European Child & Adolescent Psychiatry

, Volume 23, Issue 12, pp 1175–1180 | Cite as

Is alcohol binge drinking in early and late pregnancy associated with behavioural and emotional development at age 7 years?

  • Janni Niclasen
  • Anne-Marie Nybo Andersen
  • Katrine Strandberg-Larsen
  • Thomas William Teasdale
Original Contribution


The purpose of this study was to investigate associations of maternal binge drinking in early and late pregnancy with child behavioural and emotional development at age seven. It was hypothesised that late exposure is associated with more negative outcomes than early exposure. Differences were expected on the continuous outcome measures, but not on above cutoff scale scores. Data were derived from the Danish National Birth Cohort. Three exposure groups were defined according to binge drinking from three interviews regarding binge episodes in early, middle and late pregnancy. A ‘no binge’ group included women with no binge episodes reported in any of the interviews, the ‘early bingers’ reported episodes in the first interview only, and the ‘late bingers’ in the last part of pregnancy only. The outcome measure was the Strengths and Difficulties Questionnaire (SDQ) used as continuous externalising/internalising scores and above cutoff hyperactivity/inattention, conduct, emotional and peer problems scores. Only women with full information concerning binge drinking from the three interviews, together with full-scale SDQ information on their children at age seven and being term-born, were included in the study (N = 37,315). After adjustment for maternal education, psychiatric diagnoses, age and smoking, children exposed to binge drinking in early and late pregnancy had significantly higher mean externalizing scores at age seven than unexposed children, an effect albeit much less for early binge drinking (relative change in mean 1.02, CI 1.00–1.05) than for late binge drinking (relative change in mean 1.21, CI 1.04–1.42). No associations were observed for any of the above cutoff outcomes. Exposure to binge drinking in early and late pregnancy is associated with elevated externalising scores, particularly so in late pregnancy. No increased risk for any of the above cutoff scale scores was observed.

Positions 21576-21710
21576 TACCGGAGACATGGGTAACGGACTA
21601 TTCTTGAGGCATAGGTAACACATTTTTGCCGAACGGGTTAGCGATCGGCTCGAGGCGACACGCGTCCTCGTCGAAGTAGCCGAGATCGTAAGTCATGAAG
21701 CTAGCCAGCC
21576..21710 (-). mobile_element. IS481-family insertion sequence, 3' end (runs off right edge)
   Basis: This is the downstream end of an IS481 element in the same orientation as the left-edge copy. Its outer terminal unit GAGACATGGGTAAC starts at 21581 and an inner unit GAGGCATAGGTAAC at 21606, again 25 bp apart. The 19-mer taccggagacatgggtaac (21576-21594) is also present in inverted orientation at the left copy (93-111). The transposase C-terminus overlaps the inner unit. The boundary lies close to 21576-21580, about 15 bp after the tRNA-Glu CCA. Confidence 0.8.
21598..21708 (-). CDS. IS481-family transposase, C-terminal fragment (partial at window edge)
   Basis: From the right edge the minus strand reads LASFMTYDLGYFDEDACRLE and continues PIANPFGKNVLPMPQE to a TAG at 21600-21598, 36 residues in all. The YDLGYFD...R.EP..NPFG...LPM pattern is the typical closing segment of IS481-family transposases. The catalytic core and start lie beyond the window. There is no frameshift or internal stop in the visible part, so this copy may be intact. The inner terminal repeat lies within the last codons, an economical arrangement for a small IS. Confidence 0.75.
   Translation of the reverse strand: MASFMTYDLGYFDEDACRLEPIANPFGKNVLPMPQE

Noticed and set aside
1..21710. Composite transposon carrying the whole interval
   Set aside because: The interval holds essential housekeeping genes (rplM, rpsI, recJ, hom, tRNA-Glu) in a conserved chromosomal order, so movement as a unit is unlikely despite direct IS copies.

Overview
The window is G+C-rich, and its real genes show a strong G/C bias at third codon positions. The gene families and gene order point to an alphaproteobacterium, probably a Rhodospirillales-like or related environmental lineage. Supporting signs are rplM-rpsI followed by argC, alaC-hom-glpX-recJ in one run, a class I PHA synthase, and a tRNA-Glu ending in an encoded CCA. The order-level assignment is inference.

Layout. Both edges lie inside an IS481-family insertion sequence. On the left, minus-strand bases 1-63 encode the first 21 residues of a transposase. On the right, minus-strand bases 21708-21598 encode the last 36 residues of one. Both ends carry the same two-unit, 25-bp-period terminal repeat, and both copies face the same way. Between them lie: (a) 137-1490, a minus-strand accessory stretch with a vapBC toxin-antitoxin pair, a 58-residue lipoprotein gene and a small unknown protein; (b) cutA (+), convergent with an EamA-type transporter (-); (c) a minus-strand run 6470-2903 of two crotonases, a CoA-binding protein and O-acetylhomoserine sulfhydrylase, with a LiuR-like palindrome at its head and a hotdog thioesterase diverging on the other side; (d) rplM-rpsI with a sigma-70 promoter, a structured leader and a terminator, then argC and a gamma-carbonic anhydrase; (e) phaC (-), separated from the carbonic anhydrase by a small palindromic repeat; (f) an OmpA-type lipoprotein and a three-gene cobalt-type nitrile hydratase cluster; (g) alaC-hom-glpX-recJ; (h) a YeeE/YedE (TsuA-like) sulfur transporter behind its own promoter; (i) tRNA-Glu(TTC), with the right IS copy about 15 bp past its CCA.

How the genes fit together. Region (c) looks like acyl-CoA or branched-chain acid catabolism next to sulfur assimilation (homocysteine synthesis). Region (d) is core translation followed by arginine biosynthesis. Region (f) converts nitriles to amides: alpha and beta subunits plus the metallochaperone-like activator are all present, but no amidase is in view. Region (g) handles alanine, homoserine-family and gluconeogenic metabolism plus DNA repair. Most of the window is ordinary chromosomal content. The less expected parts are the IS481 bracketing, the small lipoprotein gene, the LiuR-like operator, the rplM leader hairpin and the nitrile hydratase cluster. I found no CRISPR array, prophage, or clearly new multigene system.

Prenatal alcohol exposure SDQ Binge drinking Danish National Birth Cohort Timing of exposure Strengths and difficulties questionnaire 



The study was supported financially by the Department of Psychology, University of Copenhagen; Ludvig og Sara Elsass Foundation; Aase og Ejnar Danielsens Foundation; Carl J. Becker’s Foundation; the Lundbeck Foundation; Børne- og Ungdomspsykiatrisk Selskab i Danmark; Dagmar Marshalls Foundation; The A.P. Møller Foundation for the Advancement of Medical Science; and Direktør Jakob Madsens Legat.

Conflict of interest

There are no declared conflict of interests for any of the authors.


  1. 1.
    Irner TB (2012) Substance exposure in utero and developmental consequences in adolescence: a systematic review. Child Neuropsychol 18(6):521–549PubMedCrossRefGoogle Scholar
  2. 2.
    Gray R, Henderson J (2007) Review of the fetal effects of prenatal alcohol exposure. University of Oxford, National Perinatal Epidemiology UnitGoogle Scholar
  3. 3.
    O’Leary CM, Zubrick SR, Taylor CL, Dixon G, Bower C (2009) Prenatal alcohol exposure and language delay in 2-year-old children: the importance of dose and timing on risk. Pediatrics 123(2):547–554PubMedCrossRefGoogle Scholar
  4. 4.
    Willford J, Leech S, Day N (2006) Moderate prenatal alcohol exposure and cognitive status of children at age 10. Alcohol Clin Exp Res 30(6):1051–1059PubMedCrossRefGoogle Scholar
  5. 5.
    Alvik A, Aalen OO, Lindemann R (2013) Early fetal binge alcohol exposure predicts high behavioral symptom scores in 5.5-year-old children. Alcohol Clin Exp Res 37(11):1954–1962PubMedCrossRefGoogle Scholar
  6. 6.
    Andersen SL (2003) Trajectories of brain development: point of vulnerability or window of opportunity? Neurosci Biobehav Rev 27(1–2):3–18PubMedCrossRefGoogle Scholar
  7. 7.
    Rice D, Barone S Jr (2000) Critical periods of vulnerability for the developing nervous system: evidence from humans and animal models. Environ Health Perspect 108(Suppl 3):511–533PubMedCentralPubMedCrossRefGoogle Scholar